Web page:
Imigration Policy

Yet, their policies towards immigration are surprisingly similar. Both candidates have shifted their policies from the polarizing liberal and conservative stance to a middle of the road approach in hopes of gaining a national consensus.
One of the initial problems that needs to be addressed in the immigration issue is how to secure the border. There are additional questions of costs and departmental responsibilities for stopping the flow of illegal entry. Both candidates voted for the Secure Fence Act of 2006, which calls for the construction of 700 miles of fence along the Mexican border (Carter et al.). While both candidates profess securing the border as a priority, McCain is more detailed in his planning. McCain has said that securing the border is the "first and foremost priority" (qtd. in Carter et al.). He has called for the Governors of border states to be the responsible party for certifying that the border is secure (McCain). However, the republican candidate makes no mention of how this would be enforced or what federal legislation would enact this requirement.
Both candidates call for increasing the viability of the existing infrastructure as a means to enforce border security. McCain states that he will divert funding to US Attorney’s offices, implement Homeland Security software and infrastructure, and deploy unmanned aerial drones to patrol the border (McCain). Obama’s policy would "support additional personnel, infrastructure and technology on the border and at our ports of entry" (Obama and Biden 2). Obama and Biden additionally believe that we require "additional Customs and Border Protection agents equipped with better technology and real-time intelligence" (Obama and Biden 2). Neither candidate tells the public the cost of their programs nor how they would be funded.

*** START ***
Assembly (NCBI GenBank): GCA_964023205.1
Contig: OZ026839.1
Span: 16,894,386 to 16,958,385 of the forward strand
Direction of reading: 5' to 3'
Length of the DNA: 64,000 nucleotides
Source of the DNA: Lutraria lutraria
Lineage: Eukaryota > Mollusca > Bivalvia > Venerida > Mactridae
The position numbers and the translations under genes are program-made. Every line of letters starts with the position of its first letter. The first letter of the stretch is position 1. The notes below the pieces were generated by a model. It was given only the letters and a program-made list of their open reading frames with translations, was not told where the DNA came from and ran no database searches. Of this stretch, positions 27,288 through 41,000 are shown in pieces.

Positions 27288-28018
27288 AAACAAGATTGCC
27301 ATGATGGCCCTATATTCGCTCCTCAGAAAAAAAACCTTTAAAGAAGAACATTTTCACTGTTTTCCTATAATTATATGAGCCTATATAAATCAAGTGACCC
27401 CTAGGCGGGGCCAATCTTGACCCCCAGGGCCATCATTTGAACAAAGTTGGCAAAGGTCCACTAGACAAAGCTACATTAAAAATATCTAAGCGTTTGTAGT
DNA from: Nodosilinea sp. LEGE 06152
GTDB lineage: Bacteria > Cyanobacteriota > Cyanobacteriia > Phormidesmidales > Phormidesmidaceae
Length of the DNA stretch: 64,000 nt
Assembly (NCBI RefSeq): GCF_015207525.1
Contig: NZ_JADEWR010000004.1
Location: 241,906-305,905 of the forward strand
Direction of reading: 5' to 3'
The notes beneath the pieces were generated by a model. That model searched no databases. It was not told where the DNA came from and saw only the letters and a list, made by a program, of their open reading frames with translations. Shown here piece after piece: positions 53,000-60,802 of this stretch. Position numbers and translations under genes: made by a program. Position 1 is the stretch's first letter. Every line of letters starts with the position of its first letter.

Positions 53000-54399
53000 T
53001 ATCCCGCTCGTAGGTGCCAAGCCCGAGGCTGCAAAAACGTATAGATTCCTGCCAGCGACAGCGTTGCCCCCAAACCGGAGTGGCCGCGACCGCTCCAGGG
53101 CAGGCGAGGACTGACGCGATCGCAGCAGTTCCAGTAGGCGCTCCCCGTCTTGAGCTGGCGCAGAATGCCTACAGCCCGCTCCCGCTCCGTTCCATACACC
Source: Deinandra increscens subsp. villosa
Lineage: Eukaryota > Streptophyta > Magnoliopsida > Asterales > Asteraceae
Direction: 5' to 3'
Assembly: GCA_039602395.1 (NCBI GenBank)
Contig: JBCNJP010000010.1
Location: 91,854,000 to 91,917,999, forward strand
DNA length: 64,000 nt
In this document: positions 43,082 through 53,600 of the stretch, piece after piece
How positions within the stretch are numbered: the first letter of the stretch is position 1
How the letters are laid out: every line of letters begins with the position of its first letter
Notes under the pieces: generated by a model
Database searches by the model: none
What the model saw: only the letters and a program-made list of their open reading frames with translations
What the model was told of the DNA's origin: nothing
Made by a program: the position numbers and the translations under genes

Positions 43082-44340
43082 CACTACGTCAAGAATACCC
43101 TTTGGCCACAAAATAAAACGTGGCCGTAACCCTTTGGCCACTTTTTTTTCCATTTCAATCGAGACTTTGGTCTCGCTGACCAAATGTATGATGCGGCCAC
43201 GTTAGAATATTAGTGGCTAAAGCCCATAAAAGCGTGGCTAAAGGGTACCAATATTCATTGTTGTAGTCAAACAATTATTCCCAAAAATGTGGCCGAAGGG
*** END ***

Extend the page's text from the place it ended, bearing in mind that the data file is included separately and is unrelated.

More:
Public policy debates often become polarized on either right wing or left wing interests. In fact, conservatives have been critical of the traditional liberal policy positions on immigration. Newt Gingrich has stated, "The elites on the left oppose border control, oppose English as the official government language, want to find a way to allow everyone here illegally to stay, all while prohibiting illegal immigration in the future". Yet, these remarks made in January 2008 may only be indicative of how far the right has moved towards the center on immigration during this election year.
The very positions that Gingrich criticizes are very similar to both the Obama and the McCain stances on these issues. McCain "Supports a path to legalization for illegal immigrants that includes learning English and paying fines" (qtd. in Carter et al.). Obama’s policy states that he will "support a system that allows undocumented immigrants who are in good standing to pay a fine, learn English, and go to the back of the line for the opportunity to become citizens" (Obama). Both candidates "Co-Sponsored the Development, Relief and Education for Alien Minors (DREAM) Act of 2007, which would allow states to give illegal immigrants in-state tuition for higher education and let the homeland security secretary confer legal resident status on some illegal immigrant students" (Carter et al.).Both policies are nearly identical and are in some agreement and some opposition to what Gingrich criti